Does the title work? Billy Elliot will probably never overcome the fact that I saw it on a day when I felt particularly depressed, but I like to think that I wouldn't have liked it even on my best day. No idea why this story of a boy who wants to dance needs to be named after him.
22) Nacho Libre (2006, Jared Hess)
Flickchart ranking: #3119
Does the title work? And Jared Hess makes the list again, with a title/character name just as marginally legitimate as Napoleon Dynamite. (And a movie that's far less legitimate in terms of quality.) Because this is, again, a stylized world, I say, why not?
23) Fred Claus (2007, David Dobkin)
Flickchart ranking: #3278
Does the title work? Easily one of my favorite titles on this list. It perfectly establishes the concept of Santa Claus having an ordinary slacker brother. It's just too bad the movie isn't a bit better after a promising start.
24) Simon Birch (1998, Mark Steven Johnson)
Flickchart ranking: #3422
Does the title work? Like Jackie Brown, they changed the name of the book on this for no reason I can think of. A Prayer for Owen Meany would have been a perfectly fine title. And maybe then it wouldn't have seemed quite so precious and maudlin.
25) Patch Adams (1998, Tom Shadyac)
Flickchart ranking: #3504
Does the title work? He's a doctor named "Patch." Get it? (The character's name is actually Hunter, so this kind of violates my rules. But I'm leaving it in, just to give myself the opportunity to shit on this movie.)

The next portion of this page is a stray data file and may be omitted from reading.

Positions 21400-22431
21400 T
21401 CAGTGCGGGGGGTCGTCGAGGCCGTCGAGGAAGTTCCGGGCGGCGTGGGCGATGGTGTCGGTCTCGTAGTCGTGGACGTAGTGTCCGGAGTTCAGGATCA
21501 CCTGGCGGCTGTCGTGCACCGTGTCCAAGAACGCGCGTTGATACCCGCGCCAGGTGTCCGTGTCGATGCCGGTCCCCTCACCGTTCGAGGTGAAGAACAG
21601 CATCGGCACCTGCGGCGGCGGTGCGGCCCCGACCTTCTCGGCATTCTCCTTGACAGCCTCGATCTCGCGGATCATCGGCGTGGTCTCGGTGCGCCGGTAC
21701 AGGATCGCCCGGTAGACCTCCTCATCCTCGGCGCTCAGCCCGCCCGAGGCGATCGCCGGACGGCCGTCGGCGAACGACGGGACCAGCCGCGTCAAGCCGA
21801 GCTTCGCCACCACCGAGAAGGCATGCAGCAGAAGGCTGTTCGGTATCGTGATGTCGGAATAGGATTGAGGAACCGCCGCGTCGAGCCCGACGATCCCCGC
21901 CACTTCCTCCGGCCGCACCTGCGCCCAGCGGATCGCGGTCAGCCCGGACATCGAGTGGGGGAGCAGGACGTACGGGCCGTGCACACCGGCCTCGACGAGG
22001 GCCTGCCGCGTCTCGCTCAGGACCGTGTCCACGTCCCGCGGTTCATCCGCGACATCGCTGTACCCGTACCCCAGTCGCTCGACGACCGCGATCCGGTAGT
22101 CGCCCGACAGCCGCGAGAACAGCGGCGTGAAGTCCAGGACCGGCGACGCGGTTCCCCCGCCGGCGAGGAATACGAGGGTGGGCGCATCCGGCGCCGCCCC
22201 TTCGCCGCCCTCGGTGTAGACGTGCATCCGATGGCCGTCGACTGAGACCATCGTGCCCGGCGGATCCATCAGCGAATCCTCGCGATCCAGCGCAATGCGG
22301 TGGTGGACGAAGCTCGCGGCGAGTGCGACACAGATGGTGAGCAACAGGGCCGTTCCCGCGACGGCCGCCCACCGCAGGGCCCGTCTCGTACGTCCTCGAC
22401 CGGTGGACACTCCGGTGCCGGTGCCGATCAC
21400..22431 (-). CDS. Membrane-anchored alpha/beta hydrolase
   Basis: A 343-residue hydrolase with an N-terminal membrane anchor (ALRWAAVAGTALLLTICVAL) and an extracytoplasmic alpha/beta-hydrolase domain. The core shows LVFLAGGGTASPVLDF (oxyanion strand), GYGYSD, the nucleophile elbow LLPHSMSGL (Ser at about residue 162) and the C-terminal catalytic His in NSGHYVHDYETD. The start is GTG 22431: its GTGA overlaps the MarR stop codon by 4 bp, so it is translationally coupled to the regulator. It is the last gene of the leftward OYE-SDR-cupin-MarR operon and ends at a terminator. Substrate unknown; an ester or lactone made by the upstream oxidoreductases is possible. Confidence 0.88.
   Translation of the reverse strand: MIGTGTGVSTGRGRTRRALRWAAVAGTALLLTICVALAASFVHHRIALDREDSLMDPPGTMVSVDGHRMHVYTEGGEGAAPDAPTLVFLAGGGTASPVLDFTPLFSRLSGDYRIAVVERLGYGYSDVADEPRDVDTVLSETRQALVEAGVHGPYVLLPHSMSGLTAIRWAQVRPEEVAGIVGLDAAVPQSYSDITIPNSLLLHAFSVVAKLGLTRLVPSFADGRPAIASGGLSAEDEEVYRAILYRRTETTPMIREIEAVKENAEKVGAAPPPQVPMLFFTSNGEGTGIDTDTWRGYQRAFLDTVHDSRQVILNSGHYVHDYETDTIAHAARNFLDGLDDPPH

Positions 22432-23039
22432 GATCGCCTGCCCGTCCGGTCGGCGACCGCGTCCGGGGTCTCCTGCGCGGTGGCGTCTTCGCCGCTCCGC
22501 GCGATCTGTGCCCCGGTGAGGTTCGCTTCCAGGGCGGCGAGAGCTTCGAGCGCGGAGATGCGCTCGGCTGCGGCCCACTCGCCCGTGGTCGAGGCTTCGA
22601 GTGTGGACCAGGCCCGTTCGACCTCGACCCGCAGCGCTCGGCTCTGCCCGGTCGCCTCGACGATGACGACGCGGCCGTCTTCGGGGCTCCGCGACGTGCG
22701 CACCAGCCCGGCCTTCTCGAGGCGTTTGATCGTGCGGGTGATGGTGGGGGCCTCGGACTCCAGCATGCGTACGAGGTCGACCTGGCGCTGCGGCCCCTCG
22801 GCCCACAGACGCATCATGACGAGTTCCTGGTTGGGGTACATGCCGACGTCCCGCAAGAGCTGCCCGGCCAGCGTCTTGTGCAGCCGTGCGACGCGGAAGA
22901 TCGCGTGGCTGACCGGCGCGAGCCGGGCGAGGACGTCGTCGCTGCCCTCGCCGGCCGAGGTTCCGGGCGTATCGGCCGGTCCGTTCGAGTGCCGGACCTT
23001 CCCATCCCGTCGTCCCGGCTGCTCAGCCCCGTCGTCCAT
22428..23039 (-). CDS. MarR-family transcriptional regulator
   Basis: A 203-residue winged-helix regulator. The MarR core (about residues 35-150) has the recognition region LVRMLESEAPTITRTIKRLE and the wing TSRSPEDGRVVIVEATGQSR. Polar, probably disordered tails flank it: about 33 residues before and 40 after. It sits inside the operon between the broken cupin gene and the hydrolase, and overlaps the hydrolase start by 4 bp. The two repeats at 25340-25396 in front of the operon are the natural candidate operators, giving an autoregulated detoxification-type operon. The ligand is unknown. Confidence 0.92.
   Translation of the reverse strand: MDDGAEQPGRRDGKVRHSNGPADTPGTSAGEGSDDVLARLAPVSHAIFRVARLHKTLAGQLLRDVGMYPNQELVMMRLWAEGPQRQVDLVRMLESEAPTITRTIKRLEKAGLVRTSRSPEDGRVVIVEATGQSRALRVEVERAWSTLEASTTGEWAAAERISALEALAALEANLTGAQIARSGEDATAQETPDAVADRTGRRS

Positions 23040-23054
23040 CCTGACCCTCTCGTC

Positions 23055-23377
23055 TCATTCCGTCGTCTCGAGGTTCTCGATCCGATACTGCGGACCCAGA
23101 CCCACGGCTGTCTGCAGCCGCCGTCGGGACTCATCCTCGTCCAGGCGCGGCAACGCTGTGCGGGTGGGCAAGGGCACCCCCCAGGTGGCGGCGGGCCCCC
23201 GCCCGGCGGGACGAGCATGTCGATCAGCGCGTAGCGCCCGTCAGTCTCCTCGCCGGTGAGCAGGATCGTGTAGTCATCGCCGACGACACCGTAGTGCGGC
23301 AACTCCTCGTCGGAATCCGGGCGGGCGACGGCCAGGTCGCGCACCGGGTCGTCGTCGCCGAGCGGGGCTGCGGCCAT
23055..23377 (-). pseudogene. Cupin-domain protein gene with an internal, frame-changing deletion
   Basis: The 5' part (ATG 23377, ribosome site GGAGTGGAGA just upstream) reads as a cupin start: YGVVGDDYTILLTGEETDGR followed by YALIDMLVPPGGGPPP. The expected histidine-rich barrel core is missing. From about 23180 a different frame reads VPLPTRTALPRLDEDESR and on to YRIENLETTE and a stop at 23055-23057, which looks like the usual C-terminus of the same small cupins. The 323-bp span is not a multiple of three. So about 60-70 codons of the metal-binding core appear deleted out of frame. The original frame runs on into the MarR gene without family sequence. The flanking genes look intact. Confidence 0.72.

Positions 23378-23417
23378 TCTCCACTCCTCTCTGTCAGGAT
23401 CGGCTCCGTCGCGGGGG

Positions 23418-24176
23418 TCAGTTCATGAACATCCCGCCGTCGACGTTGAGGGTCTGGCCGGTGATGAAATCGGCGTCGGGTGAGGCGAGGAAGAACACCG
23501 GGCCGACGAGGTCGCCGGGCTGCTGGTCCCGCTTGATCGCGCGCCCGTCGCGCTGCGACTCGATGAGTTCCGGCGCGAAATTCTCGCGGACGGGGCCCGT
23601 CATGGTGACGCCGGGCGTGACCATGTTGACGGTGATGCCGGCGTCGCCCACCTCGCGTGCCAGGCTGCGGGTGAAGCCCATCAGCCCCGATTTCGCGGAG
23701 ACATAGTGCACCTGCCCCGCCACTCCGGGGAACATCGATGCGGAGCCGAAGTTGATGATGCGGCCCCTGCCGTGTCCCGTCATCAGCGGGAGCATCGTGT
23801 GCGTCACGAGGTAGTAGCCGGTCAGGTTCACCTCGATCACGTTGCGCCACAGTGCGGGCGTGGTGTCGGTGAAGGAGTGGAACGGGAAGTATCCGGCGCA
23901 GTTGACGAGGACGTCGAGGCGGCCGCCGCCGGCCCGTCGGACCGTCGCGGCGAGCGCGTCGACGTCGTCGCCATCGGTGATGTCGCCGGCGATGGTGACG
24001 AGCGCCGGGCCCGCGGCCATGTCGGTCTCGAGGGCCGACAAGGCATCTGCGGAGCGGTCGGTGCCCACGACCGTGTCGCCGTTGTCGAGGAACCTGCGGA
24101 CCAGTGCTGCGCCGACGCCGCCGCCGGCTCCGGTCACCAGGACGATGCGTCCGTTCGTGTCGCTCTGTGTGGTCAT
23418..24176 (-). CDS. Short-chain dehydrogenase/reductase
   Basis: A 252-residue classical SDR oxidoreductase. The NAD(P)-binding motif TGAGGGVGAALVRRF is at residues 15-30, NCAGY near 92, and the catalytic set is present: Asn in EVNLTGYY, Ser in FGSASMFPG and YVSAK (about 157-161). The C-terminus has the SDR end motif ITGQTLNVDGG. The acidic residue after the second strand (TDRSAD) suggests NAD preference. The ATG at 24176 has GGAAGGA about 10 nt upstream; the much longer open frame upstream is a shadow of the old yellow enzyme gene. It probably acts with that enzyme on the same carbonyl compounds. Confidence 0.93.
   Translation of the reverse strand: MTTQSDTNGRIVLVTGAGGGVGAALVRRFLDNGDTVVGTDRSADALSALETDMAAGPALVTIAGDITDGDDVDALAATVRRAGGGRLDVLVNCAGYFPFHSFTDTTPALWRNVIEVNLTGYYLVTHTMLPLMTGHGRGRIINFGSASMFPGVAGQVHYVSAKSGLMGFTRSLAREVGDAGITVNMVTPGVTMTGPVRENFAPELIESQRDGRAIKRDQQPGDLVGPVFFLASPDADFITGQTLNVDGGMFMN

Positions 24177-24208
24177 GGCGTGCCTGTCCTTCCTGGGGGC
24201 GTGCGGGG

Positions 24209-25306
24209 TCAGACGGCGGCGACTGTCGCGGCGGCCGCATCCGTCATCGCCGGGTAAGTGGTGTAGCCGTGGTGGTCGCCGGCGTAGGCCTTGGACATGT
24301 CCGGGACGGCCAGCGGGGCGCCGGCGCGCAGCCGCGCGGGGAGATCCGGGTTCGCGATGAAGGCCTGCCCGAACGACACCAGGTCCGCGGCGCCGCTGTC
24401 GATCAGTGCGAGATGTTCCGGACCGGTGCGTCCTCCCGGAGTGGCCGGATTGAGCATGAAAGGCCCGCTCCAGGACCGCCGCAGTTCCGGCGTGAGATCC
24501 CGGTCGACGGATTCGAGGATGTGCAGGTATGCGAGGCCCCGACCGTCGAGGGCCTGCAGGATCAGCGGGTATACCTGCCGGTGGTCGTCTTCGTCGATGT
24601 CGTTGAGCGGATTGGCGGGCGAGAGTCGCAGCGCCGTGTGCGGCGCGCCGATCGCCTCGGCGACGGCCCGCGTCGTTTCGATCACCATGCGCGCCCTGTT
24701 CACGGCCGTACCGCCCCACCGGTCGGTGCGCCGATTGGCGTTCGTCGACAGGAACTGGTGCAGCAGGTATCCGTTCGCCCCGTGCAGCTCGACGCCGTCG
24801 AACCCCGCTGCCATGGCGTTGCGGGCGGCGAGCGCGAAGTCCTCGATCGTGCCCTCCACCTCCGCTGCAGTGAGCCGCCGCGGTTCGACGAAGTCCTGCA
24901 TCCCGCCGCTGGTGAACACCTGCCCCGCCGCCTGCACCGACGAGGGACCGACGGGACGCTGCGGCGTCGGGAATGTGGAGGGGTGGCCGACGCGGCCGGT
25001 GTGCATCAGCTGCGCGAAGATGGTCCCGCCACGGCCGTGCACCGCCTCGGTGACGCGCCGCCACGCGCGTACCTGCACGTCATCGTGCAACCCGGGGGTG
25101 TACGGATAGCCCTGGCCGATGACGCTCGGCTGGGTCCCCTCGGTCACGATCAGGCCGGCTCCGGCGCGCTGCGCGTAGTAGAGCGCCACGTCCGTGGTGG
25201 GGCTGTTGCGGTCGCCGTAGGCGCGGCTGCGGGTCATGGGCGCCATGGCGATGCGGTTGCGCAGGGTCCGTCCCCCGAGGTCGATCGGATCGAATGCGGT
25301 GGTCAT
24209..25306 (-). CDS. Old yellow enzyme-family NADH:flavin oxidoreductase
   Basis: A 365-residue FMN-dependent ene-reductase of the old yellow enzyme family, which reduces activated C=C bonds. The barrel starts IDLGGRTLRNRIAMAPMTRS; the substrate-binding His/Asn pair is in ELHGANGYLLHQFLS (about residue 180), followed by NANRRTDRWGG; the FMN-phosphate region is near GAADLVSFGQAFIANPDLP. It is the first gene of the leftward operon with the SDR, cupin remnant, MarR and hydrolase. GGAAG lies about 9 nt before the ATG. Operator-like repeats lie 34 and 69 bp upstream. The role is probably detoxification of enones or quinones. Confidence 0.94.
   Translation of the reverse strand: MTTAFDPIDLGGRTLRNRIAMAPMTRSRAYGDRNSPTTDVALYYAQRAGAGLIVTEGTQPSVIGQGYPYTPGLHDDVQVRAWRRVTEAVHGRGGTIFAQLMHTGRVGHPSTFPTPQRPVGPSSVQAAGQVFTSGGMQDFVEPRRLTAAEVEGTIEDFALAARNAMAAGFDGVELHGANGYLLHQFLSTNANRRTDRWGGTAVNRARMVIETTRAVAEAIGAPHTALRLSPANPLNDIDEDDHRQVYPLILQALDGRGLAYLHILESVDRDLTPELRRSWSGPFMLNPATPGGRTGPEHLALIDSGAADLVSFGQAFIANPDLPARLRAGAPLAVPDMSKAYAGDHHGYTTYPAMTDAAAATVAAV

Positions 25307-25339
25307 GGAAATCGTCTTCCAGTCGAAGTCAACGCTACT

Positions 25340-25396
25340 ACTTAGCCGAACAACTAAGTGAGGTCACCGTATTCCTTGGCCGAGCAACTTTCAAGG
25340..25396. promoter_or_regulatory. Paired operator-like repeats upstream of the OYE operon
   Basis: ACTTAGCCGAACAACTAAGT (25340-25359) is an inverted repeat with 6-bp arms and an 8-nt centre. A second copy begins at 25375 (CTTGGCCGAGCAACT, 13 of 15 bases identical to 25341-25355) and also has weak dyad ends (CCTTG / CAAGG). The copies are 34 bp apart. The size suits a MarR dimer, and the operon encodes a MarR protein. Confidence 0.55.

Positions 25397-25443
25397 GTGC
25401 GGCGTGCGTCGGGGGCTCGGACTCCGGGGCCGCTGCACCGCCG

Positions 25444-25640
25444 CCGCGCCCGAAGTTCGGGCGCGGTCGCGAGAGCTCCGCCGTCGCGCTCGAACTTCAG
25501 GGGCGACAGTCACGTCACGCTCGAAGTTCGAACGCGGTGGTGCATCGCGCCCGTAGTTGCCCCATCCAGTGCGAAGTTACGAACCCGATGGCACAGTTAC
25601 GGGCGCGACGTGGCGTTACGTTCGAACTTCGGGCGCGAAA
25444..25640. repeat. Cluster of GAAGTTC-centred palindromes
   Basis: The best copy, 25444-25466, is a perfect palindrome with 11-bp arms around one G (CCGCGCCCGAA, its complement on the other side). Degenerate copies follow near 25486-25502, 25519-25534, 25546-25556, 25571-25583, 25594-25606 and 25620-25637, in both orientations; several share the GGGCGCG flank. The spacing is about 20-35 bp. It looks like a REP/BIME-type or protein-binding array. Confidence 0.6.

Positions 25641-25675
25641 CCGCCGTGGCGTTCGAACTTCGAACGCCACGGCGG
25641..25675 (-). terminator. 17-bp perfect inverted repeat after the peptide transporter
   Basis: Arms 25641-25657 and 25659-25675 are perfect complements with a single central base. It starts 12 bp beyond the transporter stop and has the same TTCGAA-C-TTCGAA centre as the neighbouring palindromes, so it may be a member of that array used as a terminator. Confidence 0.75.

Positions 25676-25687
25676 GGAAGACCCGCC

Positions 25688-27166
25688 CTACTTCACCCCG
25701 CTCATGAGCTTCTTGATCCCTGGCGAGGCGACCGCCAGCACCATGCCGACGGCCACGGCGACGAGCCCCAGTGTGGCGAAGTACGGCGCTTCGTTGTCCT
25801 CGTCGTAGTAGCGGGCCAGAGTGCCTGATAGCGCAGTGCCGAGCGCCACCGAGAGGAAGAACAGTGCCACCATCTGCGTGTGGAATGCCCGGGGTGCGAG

26) Dolores Claiborne (1995, Taylor Hackford)
Flickchart ranking: #3559
Does the title work? Also the name of Stephen King's novel. I have absolutely no idea what this movie was/is about. But I assume the title is not very important.
27) Jack Reacher (2012, Christopher McQuarrie)
Flickchart ranking: #3612
Does the title work? The most similar in function to John Wick. Not a good movie. At least in this case I think the title is an improvement from the source material, which is called One Shot.
28) Larry Crowne (2011, Tom Hanks)
Flickchart ranking: #3668
Does the title work? Larry Crowne, he's a simple fellow.
29) Julian Po (1997, Alan Wade)
Flickchart ranking: #3669
Does the title work? This movie is like a character exercise more than a movie. Christian Slater plays Julian Po, a depressed man who comes to a town and wants to kill himself, but whose life is changed for the better by the townspeople. Or something.
30) Alex Cross (2012, Rob Cohen)
Flickchart ranking: #3858
Does the title work? I debated about whether to include this one, because it probably falls into the brand name category. However, the series of books starring Detective Alex Cross don't actually bear his name. Having a reboot of the Alex Cross movies called Alex Cross has a bit of the same function as calling Rocky VI Rocky Balboa. And it works there so I guess it works here too.
31) Jonah Hex (2010, Jimmy Hayward)
Flickchart ranking: #3893
Does the title work? Yeah yeah, it's based on a comic book character. But I'd never heard of that character before. Whatever. Am I still doing this?
32) Dom Hemingway (2013, Richard Shepard)
Flickchart ranking: #3987
Does the title work? I HATE DOM HEMINGWAY AND I HATE HIS ASS FACE.
So one thing I noticed is that surprisingly few of these are out-and-out terrible. There's a decent number that are actually quite good. Let's see if the average Flickchart ranking bears this out ...
The combined rankings of the 32 movies equal 67,366, which divided by 32 equals 2105. The dead middle of my chart would be 2060, so this is very close, and proves ... nothing. Well, it proves that whether a movie is named after one of its characters has next to no bearing on its quality.
But hey, we had a fun discussion, didn't we?